Athletes know the feeling: You make a move for the ball, but it hits your finger in just the wrong way. The finger is sore, maybe doesn’t move well, and starts to swell — the dreaded “jammed finger.”
Likely, the injury is a sprain to the joint, and it can range from mild to severe, says Guoqing Song, a Physician Assistant with ThedaCare Orthopedic Care.
“A jammed finger is a common type of sports injury, such as when a fingertip sustains a direct hit by a basketball or volleyball,” Song says. “People may see noticeable bruising and swelling, and there may be a limited range of motion.”
Some jammed fingers can be treated at home, at least to begin with. “If the finger joint functions, and there is no deformity to the finger, people can try to manage it at home for two or three days,” Song says.
Jammed Finger Care
The acronym “PRICE” — or Protection, Rest, Ice, Compression and Elevation — provides general guidelines for caring for a jammed finger.
- Protection means keeping the sprained finger from sustaining further injury, including taking a break from the activity that caused the injury.
- Rest calls for not using the injured hand and giving the finger a chance to heal.
- Ice can be applied a couple of times a day to reduce swelling.
- Compression, such an elastic bandage, also can help reduce swelling and provide support. However, patients shouldn’t wrap the injury too tightly, as that could stop the blood flow to the injury.
- Elevate the limb above the heart to reduce swelling and keep fluid from pooling in the affected digit.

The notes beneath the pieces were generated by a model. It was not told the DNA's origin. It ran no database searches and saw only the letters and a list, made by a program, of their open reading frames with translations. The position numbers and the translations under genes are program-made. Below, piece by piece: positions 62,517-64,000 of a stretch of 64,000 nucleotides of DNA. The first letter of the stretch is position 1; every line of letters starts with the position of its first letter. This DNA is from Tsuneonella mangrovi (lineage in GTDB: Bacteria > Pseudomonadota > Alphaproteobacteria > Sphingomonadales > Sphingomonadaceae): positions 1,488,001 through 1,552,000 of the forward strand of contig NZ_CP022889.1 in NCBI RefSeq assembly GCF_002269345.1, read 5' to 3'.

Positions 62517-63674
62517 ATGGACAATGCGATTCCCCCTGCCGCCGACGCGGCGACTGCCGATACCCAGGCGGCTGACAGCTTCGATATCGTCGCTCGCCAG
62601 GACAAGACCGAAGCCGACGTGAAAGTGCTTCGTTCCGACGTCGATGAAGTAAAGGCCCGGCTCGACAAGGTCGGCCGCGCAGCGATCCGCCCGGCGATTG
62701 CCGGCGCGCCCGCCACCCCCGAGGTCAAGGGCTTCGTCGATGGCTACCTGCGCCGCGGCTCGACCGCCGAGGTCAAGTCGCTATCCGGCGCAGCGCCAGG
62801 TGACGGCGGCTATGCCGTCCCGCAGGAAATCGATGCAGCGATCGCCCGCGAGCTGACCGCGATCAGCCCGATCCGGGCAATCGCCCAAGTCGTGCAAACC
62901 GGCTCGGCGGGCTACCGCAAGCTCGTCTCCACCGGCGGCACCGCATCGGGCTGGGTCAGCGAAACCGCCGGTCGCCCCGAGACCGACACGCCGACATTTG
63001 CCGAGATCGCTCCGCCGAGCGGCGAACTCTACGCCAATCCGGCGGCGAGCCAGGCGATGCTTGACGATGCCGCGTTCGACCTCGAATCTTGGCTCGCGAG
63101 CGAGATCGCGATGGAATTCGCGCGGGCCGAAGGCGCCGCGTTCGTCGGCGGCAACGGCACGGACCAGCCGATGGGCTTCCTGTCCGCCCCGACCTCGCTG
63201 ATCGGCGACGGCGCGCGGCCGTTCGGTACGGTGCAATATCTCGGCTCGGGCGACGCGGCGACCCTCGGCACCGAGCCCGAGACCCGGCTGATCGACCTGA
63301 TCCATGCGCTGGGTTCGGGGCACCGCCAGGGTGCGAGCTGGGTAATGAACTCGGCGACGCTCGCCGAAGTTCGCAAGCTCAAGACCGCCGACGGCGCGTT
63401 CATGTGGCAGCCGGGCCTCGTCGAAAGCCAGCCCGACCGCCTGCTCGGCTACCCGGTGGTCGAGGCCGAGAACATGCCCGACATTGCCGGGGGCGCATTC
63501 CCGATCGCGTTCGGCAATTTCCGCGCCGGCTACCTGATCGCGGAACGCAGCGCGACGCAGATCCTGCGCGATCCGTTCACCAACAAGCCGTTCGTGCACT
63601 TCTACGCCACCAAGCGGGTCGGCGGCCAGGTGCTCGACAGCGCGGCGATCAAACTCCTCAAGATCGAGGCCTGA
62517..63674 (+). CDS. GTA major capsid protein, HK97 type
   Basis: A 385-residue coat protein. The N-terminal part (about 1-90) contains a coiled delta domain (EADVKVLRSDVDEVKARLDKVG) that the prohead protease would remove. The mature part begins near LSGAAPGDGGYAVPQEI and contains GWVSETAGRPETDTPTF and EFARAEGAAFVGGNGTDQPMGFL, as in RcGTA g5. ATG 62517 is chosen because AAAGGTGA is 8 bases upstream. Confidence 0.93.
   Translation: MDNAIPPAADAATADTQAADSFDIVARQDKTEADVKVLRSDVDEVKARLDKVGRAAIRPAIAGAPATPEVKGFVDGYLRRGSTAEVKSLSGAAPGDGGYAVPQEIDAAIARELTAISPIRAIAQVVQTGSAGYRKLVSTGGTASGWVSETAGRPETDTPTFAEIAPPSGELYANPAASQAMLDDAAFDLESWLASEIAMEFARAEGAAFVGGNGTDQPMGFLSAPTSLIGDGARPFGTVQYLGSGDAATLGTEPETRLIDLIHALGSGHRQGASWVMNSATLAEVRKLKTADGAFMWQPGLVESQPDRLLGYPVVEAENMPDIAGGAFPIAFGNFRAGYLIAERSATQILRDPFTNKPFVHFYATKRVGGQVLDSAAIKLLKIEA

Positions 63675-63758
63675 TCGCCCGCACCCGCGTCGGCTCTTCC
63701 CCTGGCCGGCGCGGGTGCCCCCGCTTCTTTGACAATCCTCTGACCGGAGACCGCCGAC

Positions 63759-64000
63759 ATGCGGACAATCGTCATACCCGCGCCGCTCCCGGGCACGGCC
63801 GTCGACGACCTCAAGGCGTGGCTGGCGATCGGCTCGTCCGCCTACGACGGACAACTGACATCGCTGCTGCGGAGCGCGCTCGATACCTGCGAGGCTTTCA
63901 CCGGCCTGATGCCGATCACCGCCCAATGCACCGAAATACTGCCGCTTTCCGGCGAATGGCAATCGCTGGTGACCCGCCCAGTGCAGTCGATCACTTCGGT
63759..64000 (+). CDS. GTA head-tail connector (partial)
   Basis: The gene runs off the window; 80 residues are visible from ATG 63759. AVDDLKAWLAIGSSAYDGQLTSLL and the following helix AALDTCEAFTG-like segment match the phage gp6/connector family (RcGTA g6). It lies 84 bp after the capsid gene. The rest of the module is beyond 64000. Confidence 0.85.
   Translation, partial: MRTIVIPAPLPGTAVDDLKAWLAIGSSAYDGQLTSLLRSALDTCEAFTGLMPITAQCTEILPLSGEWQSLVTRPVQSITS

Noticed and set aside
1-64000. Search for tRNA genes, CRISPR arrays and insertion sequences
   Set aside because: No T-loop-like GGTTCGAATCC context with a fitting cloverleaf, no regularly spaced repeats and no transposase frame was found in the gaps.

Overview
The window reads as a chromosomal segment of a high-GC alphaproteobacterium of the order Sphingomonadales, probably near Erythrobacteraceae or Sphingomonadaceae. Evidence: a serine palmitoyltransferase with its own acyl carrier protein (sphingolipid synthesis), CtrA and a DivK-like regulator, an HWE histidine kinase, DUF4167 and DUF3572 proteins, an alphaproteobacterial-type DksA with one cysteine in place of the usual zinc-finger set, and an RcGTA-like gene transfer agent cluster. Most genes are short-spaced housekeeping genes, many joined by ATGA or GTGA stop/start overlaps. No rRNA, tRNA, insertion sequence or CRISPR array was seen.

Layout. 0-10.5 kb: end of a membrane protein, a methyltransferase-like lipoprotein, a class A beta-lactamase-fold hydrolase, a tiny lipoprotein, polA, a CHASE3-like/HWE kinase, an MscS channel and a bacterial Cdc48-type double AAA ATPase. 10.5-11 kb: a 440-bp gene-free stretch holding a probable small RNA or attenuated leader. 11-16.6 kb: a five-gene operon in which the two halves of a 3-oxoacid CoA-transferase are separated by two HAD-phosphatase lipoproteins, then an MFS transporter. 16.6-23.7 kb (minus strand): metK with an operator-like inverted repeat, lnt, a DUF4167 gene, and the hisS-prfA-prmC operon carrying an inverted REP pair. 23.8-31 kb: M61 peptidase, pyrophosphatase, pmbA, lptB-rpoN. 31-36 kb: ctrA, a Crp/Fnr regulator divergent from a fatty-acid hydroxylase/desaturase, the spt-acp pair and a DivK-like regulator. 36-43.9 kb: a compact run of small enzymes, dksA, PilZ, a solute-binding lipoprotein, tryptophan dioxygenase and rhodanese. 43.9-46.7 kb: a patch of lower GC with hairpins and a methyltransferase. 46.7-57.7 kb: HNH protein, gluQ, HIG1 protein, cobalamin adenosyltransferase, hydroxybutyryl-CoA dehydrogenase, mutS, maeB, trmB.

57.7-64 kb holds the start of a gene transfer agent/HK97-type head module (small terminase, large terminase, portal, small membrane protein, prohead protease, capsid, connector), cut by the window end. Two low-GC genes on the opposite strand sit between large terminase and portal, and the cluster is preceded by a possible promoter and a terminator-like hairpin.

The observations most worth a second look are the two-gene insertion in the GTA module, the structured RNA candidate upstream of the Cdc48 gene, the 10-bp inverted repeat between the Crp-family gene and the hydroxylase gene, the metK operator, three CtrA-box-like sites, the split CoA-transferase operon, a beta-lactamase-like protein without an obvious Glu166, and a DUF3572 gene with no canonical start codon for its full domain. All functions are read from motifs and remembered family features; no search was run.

In addition, over-the-counter oral medications such as Tylenol or ibuprofen can help with pain control, Song says.
If you don’t see improvement within two or three days, it’s a good idea to seek care. Beyond that, if you notice other symptoms — such as deformity of the finger, a partial or total loss of range of motion, or tingling, numbness or a pale color to the finger — you should seek medical evaluation.
Some serious finger injuries may require surgery to correct. Long-term issues such as arthritis can develop if a serious finger injury isn’t treated.
For kids with jammed fingers, parents should err on the side of seeing a medical provider, as children’s bones aren’t fully formed and can sustain long-term damage, including stiffness and loss of motion in the finger, Song says. A proper diagnosis and treatment can help kids stay healthy.
“There are many things we will discuss and can offer to help people during their visit,” Song says. “We can talk about activity modification and the possibility of occupational therapy — whatever is needed to get patients back to the activities they enjoy.”
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